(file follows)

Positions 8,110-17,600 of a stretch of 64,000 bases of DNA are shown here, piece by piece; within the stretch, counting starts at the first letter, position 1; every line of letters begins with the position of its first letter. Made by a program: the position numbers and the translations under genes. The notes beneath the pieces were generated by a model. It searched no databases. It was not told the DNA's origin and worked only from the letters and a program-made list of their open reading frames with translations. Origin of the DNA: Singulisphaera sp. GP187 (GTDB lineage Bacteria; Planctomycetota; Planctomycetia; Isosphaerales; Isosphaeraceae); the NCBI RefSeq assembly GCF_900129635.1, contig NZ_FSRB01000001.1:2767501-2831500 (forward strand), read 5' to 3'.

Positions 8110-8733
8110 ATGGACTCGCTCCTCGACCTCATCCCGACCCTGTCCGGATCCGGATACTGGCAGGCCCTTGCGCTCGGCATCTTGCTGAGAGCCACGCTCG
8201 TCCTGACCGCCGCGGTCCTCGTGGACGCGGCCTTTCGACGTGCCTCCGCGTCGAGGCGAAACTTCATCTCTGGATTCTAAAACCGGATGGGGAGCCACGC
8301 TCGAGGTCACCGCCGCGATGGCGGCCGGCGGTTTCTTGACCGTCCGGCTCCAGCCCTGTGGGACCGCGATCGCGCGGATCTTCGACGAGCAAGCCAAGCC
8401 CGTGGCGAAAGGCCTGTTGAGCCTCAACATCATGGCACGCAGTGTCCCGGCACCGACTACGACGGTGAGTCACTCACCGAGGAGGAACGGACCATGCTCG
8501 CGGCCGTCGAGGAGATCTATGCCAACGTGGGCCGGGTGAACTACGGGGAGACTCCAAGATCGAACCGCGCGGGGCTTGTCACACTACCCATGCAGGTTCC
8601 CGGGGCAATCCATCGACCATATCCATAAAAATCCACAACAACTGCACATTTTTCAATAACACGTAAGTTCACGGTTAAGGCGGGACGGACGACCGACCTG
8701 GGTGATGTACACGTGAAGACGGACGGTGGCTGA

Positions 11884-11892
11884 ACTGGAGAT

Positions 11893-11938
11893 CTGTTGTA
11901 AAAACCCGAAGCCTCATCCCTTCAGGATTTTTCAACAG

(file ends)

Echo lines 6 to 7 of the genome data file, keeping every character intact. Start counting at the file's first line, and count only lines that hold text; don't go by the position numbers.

8401 CGTGGCGAAAGGCCTGTTGAGCCTCAACATCATGGCACGCAGTGTCCCGGCACCGACTACGACGGTGAGTCACTCACCGAGGAGGAACGGACCATGCTCG
8501 CGGCCGTCGAGGAGATCTATGCCAACGTGGGCCGGGTGAACTACGGGGAGACTCCAAGATCGAACCGCGCGGGGCTTGTCACACTACCCATGCAGGTTCC